Nfld. & Labrador

N.L. provincial court judges want pay freeze overturned

Newfoundland and Labrador's provincial court judges want a recent vote by the legislature imposing a retroactive four-year freeze on their salaries overturned.

Application filed at Supreme Court to impose tribunal’s report raising annual salaries to $247K

Newfoundland and Labrador’s provincial court judges want a decision by the legislature retroactively freezing their salaries overturned. (Supplied)

Newfoundland and Labrador's provincial court judges want a recent vote by the legislature imposing a retroactive four-year freeze on their salaries overturned.

In court filings, the judges say the government has "violated the constitutional principles of judicial independence" by not accepting the recommendations of an independent tribunal.

They say they are "by far the lowest paid judges in Canada."

The vote of the legislature means provincial court judges will continue to make just under $216,000 a year.

They now want a Newfoundland and Labrador Supreme Court order to reverse the legislature's decision, and impose the tribunal's salary recommendations.

The tribunal had recommended increases of three per cent in both 2013 and 2014, and bumps of four per cent in each of 2015 and 2016.

That would have raised the judges' annual salaries to more than $247,500.

Instead, the House of Assembly voted to freeze their wages for those years.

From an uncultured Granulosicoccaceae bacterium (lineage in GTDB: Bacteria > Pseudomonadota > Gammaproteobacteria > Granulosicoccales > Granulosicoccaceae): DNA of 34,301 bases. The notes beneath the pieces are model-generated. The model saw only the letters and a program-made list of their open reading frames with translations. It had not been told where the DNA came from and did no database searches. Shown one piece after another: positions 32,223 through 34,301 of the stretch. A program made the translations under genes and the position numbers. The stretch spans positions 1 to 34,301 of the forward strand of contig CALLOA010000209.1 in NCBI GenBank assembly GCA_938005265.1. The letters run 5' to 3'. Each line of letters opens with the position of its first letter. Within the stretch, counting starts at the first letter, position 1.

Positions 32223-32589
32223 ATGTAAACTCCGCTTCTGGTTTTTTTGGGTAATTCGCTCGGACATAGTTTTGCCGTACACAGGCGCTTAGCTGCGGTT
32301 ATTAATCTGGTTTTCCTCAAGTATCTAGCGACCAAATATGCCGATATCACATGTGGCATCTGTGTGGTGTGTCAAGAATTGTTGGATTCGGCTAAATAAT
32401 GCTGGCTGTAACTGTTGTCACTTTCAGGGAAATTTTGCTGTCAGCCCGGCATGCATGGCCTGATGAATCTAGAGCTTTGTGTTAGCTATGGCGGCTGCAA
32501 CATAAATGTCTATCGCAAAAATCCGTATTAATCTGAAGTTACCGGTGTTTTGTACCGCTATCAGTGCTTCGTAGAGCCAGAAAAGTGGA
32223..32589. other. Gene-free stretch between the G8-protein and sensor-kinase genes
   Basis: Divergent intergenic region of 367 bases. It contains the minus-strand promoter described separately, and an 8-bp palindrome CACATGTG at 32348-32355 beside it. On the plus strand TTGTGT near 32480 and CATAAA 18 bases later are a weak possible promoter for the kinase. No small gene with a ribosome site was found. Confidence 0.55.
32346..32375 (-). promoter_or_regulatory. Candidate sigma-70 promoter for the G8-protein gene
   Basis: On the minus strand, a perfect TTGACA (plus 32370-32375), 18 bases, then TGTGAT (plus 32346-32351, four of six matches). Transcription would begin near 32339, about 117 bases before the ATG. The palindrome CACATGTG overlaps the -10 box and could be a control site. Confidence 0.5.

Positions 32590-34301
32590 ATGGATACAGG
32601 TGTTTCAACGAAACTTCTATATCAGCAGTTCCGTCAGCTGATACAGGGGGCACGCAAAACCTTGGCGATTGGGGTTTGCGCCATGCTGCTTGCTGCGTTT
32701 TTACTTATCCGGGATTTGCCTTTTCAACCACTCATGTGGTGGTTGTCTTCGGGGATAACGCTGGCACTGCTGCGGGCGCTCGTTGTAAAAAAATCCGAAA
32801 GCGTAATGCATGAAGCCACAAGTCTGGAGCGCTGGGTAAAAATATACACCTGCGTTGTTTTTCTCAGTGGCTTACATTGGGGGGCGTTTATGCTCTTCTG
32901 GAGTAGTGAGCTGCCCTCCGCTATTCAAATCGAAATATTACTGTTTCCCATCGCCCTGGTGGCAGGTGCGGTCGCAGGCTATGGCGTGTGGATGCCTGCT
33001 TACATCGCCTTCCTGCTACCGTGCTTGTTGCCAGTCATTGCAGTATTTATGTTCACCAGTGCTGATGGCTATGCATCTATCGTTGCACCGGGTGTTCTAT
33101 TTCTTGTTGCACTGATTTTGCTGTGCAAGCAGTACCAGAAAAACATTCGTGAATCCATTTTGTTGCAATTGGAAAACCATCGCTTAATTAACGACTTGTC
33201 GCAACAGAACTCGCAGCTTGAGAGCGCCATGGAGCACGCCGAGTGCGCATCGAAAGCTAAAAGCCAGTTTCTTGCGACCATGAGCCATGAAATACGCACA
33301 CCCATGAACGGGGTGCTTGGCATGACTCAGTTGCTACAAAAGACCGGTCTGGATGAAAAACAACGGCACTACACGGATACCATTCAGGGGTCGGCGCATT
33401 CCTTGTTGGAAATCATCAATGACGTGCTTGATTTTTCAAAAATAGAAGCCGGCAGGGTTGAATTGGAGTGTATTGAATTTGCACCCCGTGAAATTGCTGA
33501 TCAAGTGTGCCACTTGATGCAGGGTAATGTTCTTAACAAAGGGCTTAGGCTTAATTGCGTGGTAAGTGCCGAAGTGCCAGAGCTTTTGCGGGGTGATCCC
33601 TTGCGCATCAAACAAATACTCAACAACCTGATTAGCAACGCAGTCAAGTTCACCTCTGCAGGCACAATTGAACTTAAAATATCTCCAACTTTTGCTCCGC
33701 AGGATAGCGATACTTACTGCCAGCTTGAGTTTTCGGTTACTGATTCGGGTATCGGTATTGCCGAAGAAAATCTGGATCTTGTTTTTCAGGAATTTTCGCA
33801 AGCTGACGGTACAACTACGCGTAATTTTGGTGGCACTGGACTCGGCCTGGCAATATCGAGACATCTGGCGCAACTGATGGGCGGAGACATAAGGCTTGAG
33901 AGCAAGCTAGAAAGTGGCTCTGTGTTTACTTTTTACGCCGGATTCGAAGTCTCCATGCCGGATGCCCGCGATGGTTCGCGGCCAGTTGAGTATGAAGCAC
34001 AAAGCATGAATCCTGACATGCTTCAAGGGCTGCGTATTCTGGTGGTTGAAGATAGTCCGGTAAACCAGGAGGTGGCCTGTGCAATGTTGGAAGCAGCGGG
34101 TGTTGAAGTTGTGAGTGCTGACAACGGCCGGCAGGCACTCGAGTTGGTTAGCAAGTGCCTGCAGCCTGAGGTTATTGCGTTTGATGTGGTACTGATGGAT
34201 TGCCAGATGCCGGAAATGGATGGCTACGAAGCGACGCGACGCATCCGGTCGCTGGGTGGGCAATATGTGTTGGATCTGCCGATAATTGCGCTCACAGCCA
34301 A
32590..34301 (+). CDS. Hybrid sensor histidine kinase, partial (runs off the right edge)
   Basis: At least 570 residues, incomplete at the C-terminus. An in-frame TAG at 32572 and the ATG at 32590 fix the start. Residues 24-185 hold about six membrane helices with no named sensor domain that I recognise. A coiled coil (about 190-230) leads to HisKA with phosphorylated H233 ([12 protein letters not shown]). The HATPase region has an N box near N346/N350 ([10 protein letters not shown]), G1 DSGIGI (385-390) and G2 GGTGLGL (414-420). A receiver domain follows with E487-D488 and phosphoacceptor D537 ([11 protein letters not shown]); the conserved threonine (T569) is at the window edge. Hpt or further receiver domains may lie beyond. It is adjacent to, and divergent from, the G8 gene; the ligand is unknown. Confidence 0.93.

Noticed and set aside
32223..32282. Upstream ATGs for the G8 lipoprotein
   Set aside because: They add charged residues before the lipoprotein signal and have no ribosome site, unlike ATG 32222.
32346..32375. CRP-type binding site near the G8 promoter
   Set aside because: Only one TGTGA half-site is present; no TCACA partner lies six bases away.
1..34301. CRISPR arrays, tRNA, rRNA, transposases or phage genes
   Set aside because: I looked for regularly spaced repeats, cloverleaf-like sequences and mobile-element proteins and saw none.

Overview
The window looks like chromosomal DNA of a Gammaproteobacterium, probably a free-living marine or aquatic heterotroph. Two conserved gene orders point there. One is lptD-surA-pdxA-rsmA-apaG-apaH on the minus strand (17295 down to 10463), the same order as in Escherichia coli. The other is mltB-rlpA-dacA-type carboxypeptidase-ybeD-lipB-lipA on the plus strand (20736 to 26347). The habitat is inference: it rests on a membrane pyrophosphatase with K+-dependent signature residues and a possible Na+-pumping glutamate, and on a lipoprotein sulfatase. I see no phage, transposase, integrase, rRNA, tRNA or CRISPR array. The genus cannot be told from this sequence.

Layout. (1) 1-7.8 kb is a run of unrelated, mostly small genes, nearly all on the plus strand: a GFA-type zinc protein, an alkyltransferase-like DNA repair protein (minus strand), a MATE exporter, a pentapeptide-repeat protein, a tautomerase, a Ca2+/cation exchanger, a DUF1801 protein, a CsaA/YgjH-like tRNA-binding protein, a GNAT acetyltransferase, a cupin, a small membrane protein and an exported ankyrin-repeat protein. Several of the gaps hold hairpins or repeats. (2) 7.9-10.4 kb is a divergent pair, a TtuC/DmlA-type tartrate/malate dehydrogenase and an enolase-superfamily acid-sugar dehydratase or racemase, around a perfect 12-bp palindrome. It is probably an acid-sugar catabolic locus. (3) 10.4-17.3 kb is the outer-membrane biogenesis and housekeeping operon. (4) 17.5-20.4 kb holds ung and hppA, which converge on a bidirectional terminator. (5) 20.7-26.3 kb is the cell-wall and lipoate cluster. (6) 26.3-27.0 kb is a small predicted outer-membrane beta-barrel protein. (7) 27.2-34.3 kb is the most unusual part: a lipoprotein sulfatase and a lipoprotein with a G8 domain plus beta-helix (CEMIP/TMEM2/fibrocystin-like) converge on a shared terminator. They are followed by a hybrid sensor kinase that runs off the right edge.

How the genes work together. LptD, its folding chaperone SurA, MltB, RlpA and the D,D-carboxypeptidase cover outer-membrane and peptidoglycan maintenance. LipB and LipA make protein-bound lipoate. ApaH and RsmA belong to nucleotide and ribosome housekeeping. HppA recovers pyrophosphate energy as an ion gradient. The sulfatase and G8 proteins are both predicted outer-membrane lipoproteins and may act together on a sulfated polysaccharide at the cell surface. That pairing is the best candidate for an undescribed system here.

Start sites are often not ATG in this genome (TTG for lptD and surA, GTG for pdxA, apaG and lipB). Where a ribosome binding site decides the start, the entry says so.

"The zero per cent increase for judges is lower than increases received by public servants in the years 2013, 2014 and 2015," the court application notes.

"The zero per cent increase for judges is also unlike the increases enjoyed by the general population within the province."

'Economic realities affect us all'

In the legislature May 26, Justice Minister Andrew Parsons said the province can't afford the recommended raises.

"While we continue to be committed to providing fair and reasonable compensation to provincial court judges, economic realities affect us all," Parsons told the House.

Justice Minister Andrew Parsons said in May that, given the state of the province's finances, the government can't afford to accept the recommended pay raise for judges. (Gary Locke/CBC)

"As the jurisprudence reflects, judges are not shielded from sharing the impact of economic restraint in such serious fiscal circumstances."

Newfoundland and Labrador is forecasting a $1.8-billion deficit this fiscal year, even after jacking up an array of taxes and fees in the spring budget.

The judges' application is due to be heard at Supreme Court later this month.

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